Potential, eh? Well we are chatting to Matt Bellamy on Triple J this morning. Frontman of Muse and, very kind of you, Matt. You’re gonna let us play for the very first time the new single ‘Dead Inside’ from the album, Drones. It is the lead track. Is there anything we should know before we play this for the good people of Australia?
Matt: Uhhh… Yeah, it’s a… what, it’s cool track, man. It’s good. [laughs]
That’s all you need to say
Matt: That’s um, yeah, yeah. It’s the beginning of the album, y’know. It’s kind of the only song… there’s really only two songs that have kind of love themes. And this is kind of the song that’s kind of losing hope and losing the idea of love and stuff. And then the album goes into a dark place after that. And then there’s a song called ‘Aftermath’ which is kind of the end of the narrative, if you’d like, where the person re-finds love again. So there’s only two songs that talk about love on the album. This is the first one, but it’s like the, a dark take on a love story, yeah.
[♪ Dead Inside ̆♪]
There it is, ‘Dead Inside’ by Muse, played for the very first time on Triple J. So excited to be doing that this morning and also very pumped to have Matt Bellamy from Muse on the phone from um, from Brighton, where he’s gonna be playing a gig in a moment. That was awesome, man. Thank you so much!
Matt: Ah, cool, cheers!
And I think when we played ‘Psycho’ for the first time, people are like, ah, well, this is the Muse— the sound Muse are going for in 2015. It’s nice and heavy. I’m not sure they’d be expecting this from you! Where does the rest of the album sit in relation to these two yardsticks we can look at now?
Matt: Those are the two extremes of the album, I’d say, in terms of ‘Psycho’ the more heavy side and obviously ‘Dead Inside’s’ the more melodic side, y’know? The album is kind of in the middle, moves between those two extremes all the time, y’know? But it probably leans more toward the heavier side. There’s definitely a lot more guitar action on this album than any previous— the last few albums, anyway. Eh, but yeah. It’s a mixed bag, y’know.
You said that ‘Dead Inside’ is a, like a song about love. So what’s the other song that uh, love song. That’s on there? [‘Aftermath’!]
Matt: Yeah, ‘Aftermath’. It’s kind of like, it’s basically you have ‘Dead Inside’ and then ‘Psycho’ then after that it just gets darker and darker. You’ve got songs like ‘Mercy’… ‘The Handler’ is really dark. That’s kind of… and the theme is kind of like battling the dark forces of other people trying to control your mind and make you do stuff you don’t want to do. And it eventually gets to songs like uh, ‘Defector’ and ‘Revolt’ where basically sort of, the person starts to fight back, y’know, the powers that be. And obviously that’s kind of the positive side of the album. And then ‘Aftermath’s’ just kind of the rediscovery of love again, y’know?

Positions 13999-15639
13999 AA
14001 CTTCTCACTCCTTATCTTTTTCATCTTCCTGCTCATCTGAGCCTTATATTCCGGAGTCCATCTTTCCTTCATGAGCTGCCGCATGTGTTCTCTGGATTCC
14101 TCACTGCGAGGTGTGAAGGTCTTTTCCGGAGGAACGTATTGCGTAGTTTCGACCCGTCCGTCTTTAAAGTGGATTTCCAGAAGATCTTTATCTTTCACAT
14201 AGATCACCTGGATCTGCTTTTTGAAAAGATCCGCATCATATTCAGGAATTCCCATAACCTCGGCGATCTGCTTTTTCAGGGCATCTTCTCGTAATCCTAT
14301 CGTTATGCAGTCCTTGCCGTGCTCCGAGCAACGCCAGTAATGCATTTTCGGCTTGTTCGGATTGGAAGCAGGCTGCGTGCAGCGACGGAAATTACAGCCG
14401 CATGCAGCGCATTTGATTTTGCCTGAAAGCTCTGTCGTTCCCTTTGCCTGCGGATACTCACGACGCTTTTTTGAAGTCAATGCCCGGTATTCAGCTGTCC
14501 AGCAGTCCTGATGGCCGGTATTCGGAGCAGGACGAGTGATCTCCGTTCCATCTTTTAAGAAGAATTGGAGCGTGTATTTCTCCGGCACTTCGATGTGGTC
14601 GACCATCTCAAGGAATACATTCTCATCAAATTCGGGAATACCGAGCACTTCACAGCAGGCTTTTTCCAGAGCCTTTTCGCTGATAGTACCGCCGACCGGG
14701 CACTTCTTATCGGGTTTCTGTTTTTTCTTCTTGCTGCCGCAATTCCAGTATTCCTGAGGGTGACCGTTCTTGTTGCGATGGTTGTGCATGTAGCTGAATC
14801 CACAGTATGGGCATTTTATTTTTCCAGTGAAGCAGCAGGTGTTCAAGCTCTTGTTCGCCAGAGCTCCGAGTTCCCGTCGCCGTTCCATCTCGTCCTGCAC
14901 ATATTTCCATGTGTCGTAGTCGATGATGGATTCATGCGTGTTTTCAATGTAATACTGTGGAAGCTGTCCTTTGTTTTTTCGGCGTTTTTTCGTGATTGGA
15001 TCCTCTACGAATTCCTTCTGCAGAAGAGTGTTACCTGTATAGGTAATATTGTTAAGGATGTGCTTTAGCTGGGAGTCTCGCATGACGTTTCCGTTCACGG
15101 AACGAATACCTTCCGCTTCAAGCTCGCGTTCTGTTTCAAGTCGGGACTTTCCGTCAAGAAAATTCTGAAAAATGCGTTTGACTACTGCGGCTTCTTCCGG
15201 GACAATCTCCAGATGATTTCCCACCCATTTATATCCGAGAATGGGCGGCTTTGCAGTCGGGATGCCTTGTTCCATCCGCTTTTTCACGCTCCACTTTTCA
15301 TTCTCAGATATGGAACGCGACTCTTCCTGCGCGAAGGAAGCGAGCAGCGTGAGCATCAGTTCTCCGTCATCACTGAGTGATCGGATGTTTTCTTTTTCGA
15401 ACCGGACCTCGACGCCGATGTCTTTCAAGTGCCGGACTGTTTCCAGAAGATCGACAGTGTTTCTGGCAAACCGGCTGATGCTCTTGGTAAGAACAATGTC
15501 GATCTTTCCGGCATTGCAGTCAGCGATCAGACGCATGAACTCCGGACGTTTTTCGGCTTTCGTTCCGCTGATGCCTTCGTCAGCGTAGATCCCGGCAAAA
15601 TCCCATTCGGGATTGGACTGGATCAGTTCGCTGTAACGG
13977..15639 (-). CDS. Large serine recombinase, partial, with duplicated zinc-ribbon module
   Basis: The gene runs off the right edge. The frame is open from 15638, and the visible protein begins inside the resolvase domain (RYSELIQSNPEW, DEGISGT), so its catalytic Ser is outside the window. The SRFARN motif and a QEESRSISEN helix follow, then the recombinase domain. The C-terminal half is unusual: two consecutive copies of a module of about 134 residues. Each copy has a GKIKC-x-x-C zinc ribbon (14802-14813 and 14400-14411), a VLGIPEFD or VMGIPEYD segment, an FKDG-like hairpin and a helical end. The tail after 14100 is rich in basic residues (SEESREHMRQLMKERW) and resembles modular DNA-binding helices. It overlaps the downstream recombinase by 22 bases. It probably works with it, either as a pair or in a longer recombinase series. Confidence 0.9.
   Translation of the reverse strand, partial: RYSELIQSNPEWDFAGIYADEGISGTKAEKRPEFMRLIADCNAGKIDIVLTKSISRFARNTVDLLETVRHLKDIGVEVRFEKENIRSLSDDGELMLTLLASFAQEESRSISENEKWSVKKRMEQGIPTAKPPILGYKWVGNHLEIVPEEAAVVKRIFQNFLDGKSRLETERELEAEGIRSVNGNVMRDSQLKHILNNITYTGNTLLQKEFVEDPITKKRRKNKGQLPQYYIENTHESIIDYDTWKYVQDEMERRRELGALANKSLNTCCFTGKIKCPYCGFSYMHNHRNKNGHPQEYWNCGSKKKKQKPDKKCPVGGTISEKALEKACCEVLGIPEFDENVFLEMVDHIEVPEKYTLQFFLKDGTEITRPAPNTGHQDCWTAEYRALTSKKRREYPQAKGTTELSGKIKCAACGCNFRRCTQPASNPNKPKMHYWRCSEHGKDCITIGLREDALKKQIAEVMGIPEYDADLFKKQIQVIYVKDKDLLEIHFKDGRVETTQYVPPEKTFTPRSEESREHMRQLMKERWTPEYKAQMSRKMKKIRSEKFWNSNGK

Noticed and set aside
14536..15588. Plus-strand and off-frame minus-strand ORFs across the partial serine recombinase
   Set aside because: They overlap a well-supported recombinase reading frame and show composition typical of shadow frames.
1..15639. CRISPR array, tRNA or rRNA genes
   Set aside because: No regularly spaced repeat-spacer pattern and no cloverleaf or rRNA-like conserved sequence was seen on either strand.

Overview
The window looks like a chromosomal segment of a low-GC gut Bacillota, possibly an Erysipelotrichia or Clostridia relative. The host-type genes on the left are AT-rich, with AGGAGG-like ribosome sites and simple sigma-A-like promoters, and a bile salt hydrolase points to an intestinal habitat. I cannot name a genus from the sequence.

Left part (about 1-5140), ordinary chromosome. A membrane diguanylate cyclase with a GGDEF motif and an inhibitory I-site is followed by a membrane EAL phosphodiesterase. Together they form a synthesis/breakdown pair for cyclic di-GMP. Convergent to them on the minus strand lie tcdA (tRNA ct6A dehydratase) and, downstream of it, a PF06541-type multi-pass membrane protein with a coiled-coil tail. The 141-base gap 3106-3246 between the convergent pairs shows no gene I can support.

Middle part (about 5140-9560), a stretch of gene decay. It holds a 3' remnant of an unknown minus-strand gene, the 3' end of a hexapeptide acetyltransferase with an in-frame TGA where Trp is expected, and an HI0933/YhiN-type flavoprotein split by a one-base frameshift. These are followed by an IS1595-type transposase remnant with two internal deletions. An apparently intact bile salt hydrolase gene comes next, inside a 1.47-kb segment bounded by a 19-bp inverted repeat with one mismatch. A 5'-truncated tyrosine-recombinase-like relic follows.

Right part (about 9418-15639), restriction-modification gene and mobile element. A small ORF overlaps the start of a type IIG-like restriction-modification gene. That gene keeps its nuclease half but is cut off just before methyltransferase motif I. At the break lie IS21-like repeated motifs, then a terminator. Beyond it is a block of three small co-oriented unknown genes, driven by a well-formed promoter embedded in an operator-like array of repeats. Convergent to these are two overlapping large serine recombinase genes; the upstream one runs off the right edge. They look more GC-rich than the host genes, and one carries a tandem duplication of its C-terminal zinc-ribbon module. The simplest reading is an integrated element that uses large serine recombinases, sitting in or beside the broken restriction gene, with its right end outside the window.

Is this person you?
Matt: [laughs] I’m not sure. It’s like, yeah, well, it’s obviously it’s like a narrative reflection I guess of my life, d’you know what I mean? It’s… I’m not sure, I mean obviously… It’s written from a truthful place. But some of it’s been put into a more dramatic context, y’know.
Of course. And you must be inspired by a lot of the way you see the world heading. I mean, how much research do you put into things to be able to sing songs like this, say, y’know, news websites or whatever. Do they come out fully formed in this way? Or how much do you work on the concept of the album as it flows through an entire whole?
Matt: Well, yeah. I was reading a lot and I was reading a lot about drones and stuff, and drone warfare and obviously. And to me, y’know, just the drones, y’know they seem like a such a contemporary metaphor, a modern metaphor for what it is to be a psychopath, or what it is to be a person that can kill with no feeling. And how, and again, how, a lot of don’t know, but we are sort of gradually being turned into being able to make kill decisions. For example, these people are making kill decisions in foreign countries using remote control, p—, y’know, toys, basically. And basically technology enables us to kind of be a little bit less empathetic towards what’s going on. In as much as we’re all getting connected we’re also more disconnected, y’know, so I think I’m sort of. The album’s started… that’s where the concept started. From the idea of drones as a metaphor for both, to modern technology to how we all become a little less empathetic in the modern world, y’know?
Thank you so much, Matt Bellamy, for joining us this morning. You got a gig to rush off to, Brighton, at Brighton Dome. Best of luck for it.
We’re gonna go out with ‘Time is Running Out’ by Muse, to celebrate the release of Drones, which is coming out on June 5 in Australia. Cannot wait for that, just in time for my birthday. That uh, so, Matt, you know what to get me.
Thank you so much! Have a great show tonight, Matt, and we’ll chat with you soon!
Matt: Cheers, thanks a lot. See you later, Matt.